Tag Archives: Agia Lavra

Happy Greek Independence Day!

25 Mar

 

I’m trapped inside, working on my book today so it doesn’t look like I’ll be able to make it to the Greek parade today.  It looks rather grey out, but at least it will be cool for all the people marching in the parade.  My favorite are all the children dressed up in traditional Greek costume.  Too cute!  You can see my photos from last year here.

What’s the Greek parade for, you ask?  To celebrate Greek Independence Day, of course!  March 25 is Greek Independence Day.  Here’s a little history in case you’re new to my blog and missed it last year:

Greece was a strong empire, impacting language and culture around the world for much of ancient history.  Even after Greece fell to Roman rule, Greek thought and influence remained strong.  However, in 1453 the Byzantine Empire fell to the Ottoman Empire.

On March 25, 1821, Metropolitan Germanos of Patras raised a revolutionary flag under a tree outside of Agia Lavra, a monastery in the Peloponnese.  This wasn’t the first clash between the Greeks and the Ottoman Empire in those 400 years.  The Turks had burned monastery, which was built in AD 961, to the ground in 1585.  The Greeks rebuilt it in 1600 but then the Ottoman Empire armies of Ibrahim Pasha of Egypt destroyed the church in 1715.  The Greeks rebuilt it again, and in 1821 Germanos gave an oath to the Greek fighters and raised the flag.  Pasha’s army destroyed Agia Lavra again in 1826.

The War for Independence lasted nine years.  Finally, on 1829, a small part of Greece was liberated.  Slowly, other parts of Greece were liberated.  On July 21, 1832, the Treaty of Constantinople, which put the Greek borders in writing, was signed, and on August 30, 1832, it was ratified.  Still, it wasn’t until after World War II that other Greek lands were returned to Greece.

You can read my full article on Agia Lavra, the church where the revolution began, in my Church Hopping column on Burnside Writers Collective.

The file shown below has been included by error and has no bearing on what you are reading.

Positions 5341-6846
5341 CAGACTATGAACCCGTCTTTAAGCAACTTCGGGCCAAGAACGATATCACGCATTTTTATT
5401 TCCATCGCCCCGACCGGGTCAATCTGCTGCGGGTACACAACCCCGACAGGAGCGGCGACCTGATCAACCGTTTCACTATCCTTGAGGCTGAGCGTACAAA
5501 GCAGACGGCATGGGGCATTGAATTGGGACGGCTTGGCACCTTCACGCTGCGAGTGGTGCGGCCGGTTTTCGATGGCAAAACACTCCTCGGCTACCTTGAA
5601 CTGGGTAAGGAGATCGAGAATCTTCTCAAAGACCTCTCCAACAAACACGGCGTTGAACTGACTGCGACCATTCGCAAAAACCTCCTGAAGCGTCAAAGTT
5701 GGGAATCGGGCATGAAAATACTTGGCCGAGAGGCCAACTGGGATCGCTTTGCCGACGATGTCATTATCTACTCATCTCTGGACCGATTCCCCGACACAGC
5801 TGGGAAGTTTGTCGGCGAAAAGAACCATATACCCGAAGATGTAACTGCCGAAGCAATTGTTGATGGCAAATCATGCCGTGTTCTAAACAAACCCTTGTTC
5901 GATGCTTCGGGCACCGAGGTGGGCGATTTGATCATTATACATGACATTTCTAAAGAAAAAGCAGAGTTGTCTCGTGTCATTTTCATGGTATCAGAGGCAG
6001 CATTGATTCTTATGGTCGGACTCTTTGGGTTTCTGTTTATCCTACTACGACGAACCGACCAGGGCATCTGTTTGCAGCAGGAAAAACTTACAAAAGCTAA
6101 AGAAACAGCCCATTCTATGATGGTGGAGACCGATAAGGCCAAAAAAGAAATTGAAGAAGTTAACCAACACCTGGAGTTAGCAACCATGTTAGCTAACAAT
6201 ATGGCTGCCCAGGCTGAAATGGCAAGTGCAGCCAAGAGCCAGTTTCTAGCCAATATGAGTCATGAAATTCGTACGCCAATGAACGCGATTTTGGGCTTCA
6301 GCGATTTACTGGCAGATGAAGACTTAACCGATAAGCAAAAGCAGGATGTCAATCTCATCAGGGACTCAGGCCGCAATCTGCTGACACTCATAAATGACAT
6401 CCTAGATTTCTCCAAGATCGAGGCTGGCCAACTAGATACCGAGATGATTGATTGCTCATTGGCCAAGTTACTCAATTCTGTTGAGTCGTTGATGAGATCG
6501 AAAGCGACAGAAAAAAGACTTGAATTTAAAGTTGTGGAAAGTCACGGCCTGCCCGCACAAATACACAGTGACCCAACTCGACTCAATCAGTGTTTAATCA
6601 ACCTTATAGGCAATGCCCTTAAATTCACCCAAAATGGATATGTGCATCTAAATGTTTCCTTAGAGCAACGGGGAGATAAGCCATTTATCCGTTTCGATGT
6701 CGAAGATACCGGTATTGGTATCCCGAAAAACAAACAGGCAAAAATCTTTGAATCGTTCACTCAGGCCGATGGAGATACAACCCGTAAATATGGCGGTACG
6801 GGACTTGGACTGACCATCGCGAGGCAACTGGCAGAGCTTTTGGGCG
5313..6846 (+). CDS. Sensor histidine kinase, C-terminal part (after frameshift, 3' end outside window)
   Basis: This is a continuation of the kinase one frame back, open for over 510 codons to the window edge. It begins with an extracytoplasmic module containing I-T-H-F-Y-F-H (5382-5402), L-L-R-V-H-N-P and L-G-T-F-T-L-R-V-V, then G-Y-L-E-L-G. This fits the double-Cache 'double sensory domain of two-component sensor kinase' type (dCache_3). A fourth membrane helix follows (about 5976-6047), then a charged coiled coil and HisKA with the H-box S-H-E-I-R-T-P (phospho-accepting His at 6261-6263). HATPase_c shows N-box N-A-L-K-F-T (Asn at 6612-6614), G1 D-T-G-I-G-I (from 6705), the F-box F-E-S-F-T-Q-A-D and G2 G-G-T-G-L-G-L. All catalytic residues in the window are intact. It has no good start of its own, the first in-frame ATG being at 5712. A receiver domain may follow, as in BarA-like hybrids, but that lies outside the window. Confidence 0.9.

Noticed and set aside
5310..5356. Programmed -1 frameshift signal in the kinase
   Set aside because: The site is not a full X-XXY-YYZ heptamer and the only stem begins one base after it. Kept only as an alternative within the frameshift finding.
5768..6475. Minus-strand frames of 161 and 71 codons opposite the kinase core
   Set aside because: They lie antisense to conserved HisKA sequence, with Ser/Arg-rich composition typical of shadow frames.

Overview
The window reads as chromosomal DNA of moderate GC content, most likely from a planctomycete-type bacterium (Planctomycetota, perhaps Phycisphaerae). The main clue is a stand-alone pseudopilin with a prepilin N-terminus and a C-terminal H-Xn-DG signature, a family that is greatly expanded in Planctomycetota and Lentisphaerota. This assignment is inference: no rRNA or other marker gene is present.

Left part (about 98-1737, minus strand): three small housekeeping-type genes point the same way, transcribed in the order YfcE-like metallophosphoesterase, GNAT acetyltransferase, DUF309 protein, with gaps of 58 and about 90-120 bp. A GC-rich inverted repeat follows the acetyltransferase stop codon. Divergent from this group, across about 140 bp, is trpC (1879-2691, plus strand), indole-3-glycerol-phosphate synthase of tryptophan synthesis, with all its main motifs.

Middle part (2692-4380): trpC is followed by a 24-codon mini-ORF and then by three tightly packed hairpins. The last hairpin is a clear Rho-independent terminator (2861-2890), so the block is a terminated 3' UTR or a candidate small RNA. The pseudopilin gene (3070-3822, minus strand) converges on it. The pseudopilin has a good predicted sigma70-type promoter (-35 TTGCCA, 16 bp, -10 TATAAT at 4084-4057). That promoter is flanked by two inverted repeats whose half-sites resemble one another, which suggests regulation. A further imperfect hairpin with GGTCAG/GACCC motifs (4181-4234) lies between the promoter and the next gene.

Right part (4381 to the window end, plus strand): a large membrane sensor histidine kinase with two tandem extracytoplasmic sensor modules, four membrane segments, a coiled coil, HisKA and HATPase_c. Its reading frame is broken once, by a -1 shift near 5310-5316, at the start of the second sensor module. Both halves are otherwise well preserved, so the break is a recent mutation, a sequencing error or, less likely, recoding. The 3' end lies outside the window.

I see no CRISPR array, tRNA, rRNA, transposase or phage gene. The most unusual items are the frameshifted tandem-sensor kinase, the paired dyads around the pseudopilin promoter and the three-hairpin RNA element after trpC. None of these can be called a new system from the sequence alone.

Victory Hellas!

Is the Greek Flag More Prominently Displayed than Other Country Flags in the US?

5 Apr

Since we’ve been chatting about how the revolutionary flag was raised at Agia Lavra, I thought it would only be appropriate for us to talk next about the Greek flag itself.

When I was a kid, there used to be a house in Paramus that had a giant Greek flag painted on its garage.  Greeks love to show off their flag.  I don’t think I’ve ever seen another country flag so readily displayed in America.  I’ve seen the United States flag, the Confederate flag, and the flag of California (mainly on t-shirts), but I’ve rarely seen a non-US flag in America as often as I’ve seen the Greek flag.  We like our flag.

But how many of us actually know the meaning behind the Greek flag?

Galanolefki, “blue-white,” is the name of Greece’s flag.  Although no documents exist that explicitly state the reason for the chosen colors, most people agree that the blue is for the color of the Mediterranean Sea and the white is the waves.  Some have also suggested the blue and white are for the Greek sky.

In the upper left of the Greek flag is a white Greek cross on a blue background.  The Greek cross, also known as crux immissa quadrata, is perfectly parallel: all four arms are equal length.  Kind of like the symbol of the Red Cross.  The cross is, of course, representative of Greece’s Greek Orthodox faith.

In addition to the cross, the Greek flag hosts nine alternating blue and white horizontal stripes.  The top and the bottom stripes are both blue.

Remember how the Greeks shouted “Ελευθερία ή θάνατος” at the start of the revolution?  Well, popular theory has it that the nine stripes of the flag correspond to the nine symbols of the phrase: ” E-lef-the-ri-a i Tha-na-tos.”

Another theory is that the nine stripes stand for the nine letters in “Έλευθερία,” the Greek word for “freedom.”

It’s really quite beautiful when you understand the significance of each part of the Greek flag.

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Ever wonder what it would be like to design your own flag??

Church Hopping: Agia Lavra

30 Mar

In case you missed it, here’s the link to my most recent Church Hopping entry on Burnside Writers Collective.  In this adventure, I bring you to Agia Lavra, the little church where the Greek revolution began.  Long before Facebook organized citizens, the Church was a place of social change.